Reporting from Australia, former Australian Privacy Commissioner Malcolm Crompton, Managing Director of Information Integrity Solutions Pty Ltd (“IIS”), writes:

The Australian Privacy Amendment (Enhancing Privacy Protection) Act 2012 (the “Act”) will make significant changes to the Privacy Act 1988. It’s early days for the changes and the impact for organizations will depend on their circumstances. Over the next 15 months we expect to see a range of guidance material from the Office of the Australian Information Commissioner.

Organizations may face some technical challenges adjusting to the new language of the Act. For example, organizations and agencies will be referred to as “APP entities,” there is a revised definition of personal information and the definition of sensitive information now includes biometric information.

IIS suggests that a key area in these early stages will be the new APP 1, which calls for a renewed focus on transparency, governance and compliance. Taking a proactive, customer-focused approach to this task is well worth the effort, especially in light of the new provisions for significant civil penalties. In the current information age, it is the IIS’ view that organizations that put their customers first will have a clear competitive advantage.

Summaries of some of the key changes in the Act are set forth below.

A Single Set of Privacy Principles – the Australian Privacy Principles (“APPs”)

The APPs will replace the current private sector National Privacy Principles and public sector Information Privacy Principles. In addition to the benefits of having a single set of principles for both the public and private sectors, the principles include substantive changes of note, including:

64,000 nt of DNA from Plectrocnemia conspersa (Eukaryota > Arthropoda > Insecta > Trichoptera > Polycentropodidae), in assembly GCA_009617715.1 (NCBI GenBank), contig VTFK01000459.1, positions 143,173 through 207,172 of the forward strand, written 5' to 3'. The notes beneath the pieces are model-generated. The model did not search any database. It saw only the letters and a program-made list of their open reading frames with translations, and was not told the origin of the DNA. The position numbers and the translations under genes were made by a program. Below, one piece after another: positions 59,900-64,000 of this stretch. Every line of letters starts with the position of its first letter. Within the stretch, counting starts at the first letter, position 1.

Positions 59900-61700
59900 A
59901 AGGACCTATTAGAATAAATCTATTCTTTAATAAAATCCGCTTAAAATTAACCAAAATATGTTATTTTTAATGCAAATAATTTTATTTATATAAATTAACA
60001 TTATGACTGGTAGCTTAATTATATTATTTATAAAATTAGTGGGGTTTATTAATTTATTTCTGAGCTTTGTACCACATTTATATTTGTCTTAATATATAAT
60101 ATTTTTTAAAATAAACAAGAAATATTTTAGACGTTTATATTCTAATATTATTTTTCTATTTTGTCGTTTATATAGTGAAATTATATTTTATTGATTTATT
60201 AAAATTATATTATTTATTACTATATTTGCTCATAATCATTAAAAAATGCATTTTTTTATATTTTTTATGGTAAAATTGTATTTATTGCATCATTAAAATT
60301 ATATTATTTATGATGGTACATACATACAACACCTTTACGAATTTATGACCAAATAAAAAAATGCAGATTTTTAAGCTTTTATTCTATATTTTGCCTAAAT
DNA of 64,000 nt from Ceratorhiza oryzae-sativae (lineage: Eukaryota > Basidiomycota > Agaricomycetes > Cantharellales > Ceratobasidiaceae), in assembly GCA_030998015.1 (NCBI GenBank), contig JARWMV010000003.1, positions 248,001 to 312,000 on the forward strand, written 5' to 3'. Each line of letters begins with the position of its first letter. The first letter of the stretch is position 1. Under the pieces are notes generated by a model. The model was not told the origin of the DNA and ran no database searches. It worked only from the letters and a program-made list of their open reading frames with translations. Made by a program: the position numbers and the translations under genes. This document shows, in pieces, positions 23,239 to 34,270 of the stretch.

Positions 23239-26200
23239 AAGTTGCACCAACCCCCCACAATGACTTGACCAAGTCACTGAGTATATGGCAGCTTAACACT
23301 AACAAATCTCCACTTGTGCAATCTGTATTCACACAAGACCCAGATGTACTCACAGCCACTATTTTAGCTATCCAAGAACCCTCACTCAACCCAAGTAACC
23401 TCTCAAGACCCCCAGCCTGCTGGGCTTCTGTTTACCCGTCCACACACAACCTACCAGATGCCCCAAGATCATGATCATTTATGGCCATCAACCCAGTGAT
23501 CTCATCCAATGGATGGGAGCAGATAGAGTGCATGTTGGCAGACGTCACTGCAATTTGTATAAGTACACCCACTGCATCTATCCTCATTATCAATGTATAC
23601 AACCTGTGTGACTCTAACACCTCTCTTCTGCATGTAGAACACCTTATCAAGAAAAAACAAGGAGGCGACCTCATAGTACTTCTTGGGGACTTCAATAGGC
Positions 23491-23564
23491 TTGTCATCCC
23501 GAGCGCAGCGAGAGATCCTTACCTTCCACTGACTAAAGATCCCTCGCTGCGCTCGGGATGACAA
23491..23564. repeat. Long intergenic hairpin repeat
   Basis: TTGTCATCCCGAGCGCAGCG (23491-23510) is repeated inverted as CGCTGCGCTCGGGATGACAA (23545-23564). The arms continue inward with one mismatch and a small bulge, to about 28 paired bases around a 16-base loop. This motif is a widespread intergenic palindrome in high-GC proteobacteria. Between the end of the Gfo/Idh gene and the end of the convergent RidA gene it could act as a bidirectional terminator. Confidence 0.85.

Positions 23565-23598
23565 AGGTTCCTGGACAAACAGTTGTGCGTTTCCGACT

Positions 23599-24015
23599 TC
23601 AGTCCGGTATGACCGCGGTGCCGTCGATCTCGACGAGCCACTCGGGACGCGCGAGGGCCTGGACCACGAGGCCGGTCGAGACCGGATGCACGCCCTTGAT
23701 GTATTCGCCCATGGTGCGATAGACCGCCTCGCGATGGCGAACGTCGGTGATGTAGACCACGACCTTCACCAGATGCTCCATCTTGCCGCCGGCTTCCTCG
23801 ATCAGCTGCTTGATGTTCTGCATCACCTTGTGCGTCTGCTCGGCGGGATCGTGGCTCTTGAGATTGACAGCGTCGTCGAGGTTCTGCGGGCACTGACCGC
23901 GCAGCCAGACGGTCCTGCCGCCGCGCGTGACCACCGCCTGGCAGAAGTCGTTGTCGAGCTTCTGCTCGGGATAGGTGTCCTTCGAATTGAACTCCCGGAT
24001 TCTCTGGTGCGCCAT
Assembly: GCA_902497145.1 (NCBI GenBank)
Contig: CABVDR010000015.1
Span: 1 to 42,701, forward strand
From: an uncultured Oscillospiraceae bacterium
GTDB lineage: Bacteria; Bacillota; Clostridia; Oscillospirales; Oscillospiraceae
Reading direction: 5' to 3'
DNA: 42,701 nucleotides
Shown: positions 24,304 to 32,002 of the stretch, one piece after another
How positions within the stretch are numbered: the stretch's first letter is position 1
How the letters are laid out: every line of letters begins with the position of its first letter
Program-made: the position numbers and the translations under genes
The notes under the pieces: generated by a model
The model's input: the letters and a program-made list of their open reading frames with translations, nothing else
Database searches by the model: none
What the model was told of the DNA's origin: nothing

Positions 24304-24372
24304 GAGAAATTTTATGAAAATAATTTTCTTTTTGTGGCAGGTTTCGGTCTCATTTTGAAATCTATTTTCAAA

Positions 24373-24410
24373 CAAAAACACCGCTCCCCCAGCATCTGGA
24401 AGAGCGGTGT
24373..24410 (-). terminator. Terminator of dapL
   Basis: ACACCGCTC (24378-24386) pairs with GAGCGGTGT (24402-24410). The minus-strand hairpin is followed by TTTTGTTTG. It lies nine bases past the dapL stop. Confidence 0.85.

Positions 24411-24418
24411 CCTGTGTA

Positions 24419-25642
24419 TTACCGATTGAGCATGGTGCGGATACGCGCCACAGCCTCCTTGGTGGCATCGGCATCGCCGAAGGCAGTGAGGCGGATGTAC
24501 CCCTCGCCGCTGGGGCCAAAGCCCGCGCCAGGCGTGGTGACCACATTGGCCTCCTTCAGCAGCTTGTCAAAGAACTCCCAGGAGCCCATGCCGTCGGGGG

• An overt requirement to demonstrate that steps (such as implementing relevant policies, procedures and training) are being taken to comply with the principles (APP 1).
  • Expanded obligations to give individuals information, for example, about the countries to which their personal information might be transferred and about their rights of access and to have a complaint considered (APP 5).
  • Limits on direct marketing without consent or opt-out provisions, and additional requirements such as honoring requests for information about where an individual’s personal information was obtained (APP 7).
  • In some circumstances, entities may be held responsible for the mishandling of personal information by overseas organizations to which the entity discloses such information (APP 8 and Section 16C).

A More Comprehensive Credit Reporting System

In a significant change to the credit reporting system, five new categories of information can be collected by credit reporting bodies:

  • the date a credit account was opened;
  • the type of credit account opened;
  • the date a credit account was closed;
  • the current limit of each open credit account; and
  • repayment performance history about a person over the last two years, including the number of repayment cycles that person was in arrears.

The Act increases privacy protection by making it easier for individuals to access and correct their credit information, as well as by simplifying the complaints process.

New APP Codes of Practice and a Credit Reporting Code

APP entities, or the Privacy Commissioner, will be able to develop and register codes of practice to clarify or expand on APP requirements. There is also a provision for a credit reporting code, and new powers for the Privacy Commissioner to develop and register codes that would be binding on specified entities.

Privacy Commissioner’s Powers Strengthened

The Commissioner will have increased ability to resolve complaints, recognize and encourage the use of external dispute resolution services, conduct investigations and promote compliance with privacy obligations.

Civil Penalties for Serious Matters

The Act contemplates significant civil penalties: AUD $220,000 for an individual and AUD $1.1 million for an APP entity involved in serious or repeated interference with the privacy of individuals.